Against an actual increase in GDP for 2009 of 4.0% - which in itself had been a substantial shortfall in the originally targeted growth rate of 10.0%, subsequently revised to 6.0% - the
Sudanese economy grew by an estimated 5.5% in 2010, a not inconsiderable achievement in a year of reduced foreign currency earnings as oil prices stabilised at lower levels than had obtained the previous year. The current account deficit also improved, from -11.2% of GDP to -9.1%, while the rate of inflation fell back slightly from 11.0% to around 10.0%. As a result of 2010's lower foreign currency earnings, the exchange rate of the Sudanese pound on the international exchanges declined, prompting the authorities to implement a number of defensive measures, notable among which were the raising of customs duties on a range of goods and an increase to 100% to the cash margins required on letters of credit opened for purposes other than importation of agricultural, industrial and medicinal goods. The Central Bank of Sudan also imposed a limit of four branches per bank on the number of bank branches in the capital authorised to deal in foreign currencies.
Meanwhile the Central Bank has also been overseeing the development and upgrading of the payment and settlement system â€“ introducing real time settlement for the first time â€“ in addition to a number of corporate governance measures and the introduction of a new bank audit system.
The Central Bank is taking steps to enhance the inter-bank market and has also activated open market operations to manage liquidity. It has announced that it is raising the minimum paid-up capital of banks to SP100 million from the current SP80 million. A Development and Reconstruction Bank of Darfur is also being established.
2011 was a turning point in the history of Sudan, as the people of south Sudan voted in January in a referendum to break away from the north and form a separate state. The vote for secession, the details of which are expected to be worked out in negotiations over the next 6 months, will undoubtedly adversely impact the economy of north Sudan due to the loss of the major part of the foreign exchange revenues from oil production, as the greater proportion of the current oil development fields lay in the south. This in turn will impact on Sudan's balance of payments and the international exchange rate of the Sudanese pound. However, drilling operations are currently under way in north Sudan which, it is hoped, will lead to the identification of new oil reserves in economic quantities, while mining operations are also expanding in the north, especially in the development of gold and chromium reserves. These measures, together with intensification of existing efforts to develop further the agricultural and livestock export markets, should lead to an improvement over the period 2013-15.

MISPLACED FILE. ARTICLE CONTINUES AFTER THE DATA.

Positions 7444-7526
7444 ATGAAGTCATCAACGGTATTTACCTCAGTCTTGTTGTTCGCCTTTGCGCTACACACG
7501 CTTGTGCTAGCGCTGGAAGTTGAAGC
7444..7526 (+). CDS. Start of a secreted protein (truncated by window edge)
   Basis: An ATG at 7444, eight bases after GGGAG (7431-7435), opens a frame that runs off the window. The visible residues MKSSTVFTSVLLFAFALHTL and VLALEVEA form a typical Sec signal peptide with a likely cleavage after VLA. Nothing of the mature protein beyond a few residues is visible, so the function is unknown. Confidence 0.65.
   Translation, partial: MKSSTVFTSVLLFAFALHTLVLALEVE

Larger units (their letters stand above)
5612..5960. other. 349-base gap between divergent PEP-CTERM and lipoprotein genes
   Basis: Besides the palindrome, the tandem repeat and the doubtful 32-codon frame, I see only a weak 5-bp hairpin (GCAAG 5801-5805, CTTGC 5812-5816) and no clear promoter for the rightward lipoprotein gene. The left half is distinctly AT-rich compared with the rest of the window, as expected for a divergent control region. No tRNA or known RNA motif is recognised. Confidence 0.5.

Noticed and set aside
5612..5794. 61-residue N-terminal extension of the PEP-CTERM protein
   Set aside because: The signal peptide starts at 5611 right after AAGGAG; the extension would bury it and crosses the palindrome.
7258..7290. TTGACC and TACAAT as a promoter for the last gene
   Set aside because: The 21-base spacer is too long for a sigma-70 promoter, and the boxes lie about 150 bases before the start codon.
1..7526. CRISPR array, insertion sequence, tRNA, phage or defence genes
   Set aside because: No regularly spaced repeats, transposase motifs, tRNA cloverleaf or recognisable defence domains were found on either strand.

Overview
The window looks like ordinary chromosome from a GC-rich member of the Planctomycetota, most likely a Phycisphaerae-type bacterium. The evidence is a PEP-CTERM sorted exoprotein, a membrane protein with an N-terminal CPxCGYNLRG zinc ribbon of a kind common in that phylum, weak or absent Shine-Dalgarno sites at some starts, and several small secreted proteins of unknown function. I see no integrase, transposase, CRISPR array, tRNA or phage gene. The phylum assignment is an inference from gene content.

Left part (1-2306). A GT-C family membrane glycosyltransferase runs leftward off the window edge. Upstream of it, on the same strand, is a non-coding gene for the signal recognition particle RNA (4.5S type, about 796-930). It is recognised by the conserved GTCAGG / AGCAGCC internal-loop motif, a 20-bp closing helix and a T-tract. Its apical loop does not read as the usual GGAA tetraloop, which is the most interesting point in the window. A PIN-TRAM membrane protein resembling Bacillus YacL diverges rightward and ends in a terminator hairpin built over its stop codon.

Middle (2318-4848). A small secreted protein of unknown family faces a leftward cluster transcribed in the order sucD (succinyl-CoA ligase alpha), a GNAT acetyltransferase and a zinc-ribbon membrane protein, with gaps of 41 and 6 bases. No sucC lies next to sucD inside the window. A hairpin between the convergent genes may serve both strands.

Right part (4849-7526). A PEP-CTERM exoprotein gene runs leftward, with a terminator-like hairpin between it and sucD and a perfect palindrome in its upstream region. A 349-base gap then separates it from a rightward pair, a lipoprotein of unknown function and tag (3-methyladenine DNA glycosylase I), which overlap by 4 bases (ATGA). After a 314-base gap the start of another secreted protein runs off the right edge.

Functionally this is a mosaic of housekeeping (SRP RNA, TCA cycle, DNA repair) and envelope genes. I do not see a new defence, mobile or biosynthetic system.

Al Baraka Sudan's total assets grew in 2010 by 6% in Sudanese pound terms. However in US dollar terms the value of total assets fell by 5% to $303 million on account of the 10.6% decline of the Sudanese pound against the US dollar over 2009. In US dollar terms, its total financings and investments suffered a 15% reduction, to $192 million. The assets were funded chiefly by customer deposits, 12% lower at $220 million again on account of the fall in the value of the Sudanese pound. In view of this, the joint income from sales receivables and jointly financed contracts and investments was 10% less than in 2009 so that, after accounting to the investors for their share and including its own share as Mudarib, the bank's income from this source was also 10% lower at $16 million. When added to its income from own sales and investments, revenues from banking services and other income, the total operating income was 7% lower at $26 million and, after operating expenses of $20 million, net operating profit was $6 million or 31% below that applicable to 2009. However, after a net write back of prior yearsâ€™ provisions and a lower taxation charge, the bank returned a net profit of just over $7 million, 12% up on the equivalent result for 2009, despite the negative impact of local currency depreciation against the US dollar, accounting for 5% of net income.
Al Baraka Sudan launched a number of new products during the year. It added to its Takaful (insurance) products introduced in 2009 and now offers a range of products covering, amongst others, income protection, mortgage protection, debt or finance protection, medical and education costs and Hajj and Umrah costs. Internet banking, SMS banking and Parallel Salam were also introduced and have all made a good start. For the future, it is to introduce an education financing product and is currently awaiting Central Bank approval before offering Ijarah Muntahia Bittamleek. It is presently preparing for the issuance of Hajj and Umrah cards, which it hopes to be able to launch in the medium term. Its plans for network expansion remain in place, as it intends to open at least 5 new branches and cash offices over the next 5 years.
Al Baraka Sudan completed the rebranding of its operations during April 2010, in accordance with the Groupwide Unified Corporate Identity strategy.
Mr. Abdullah Khairy Hamid
Al Baraka Tower, P.O. Box 3583
Tel: +249183 780 688
Fax: +249183 788 585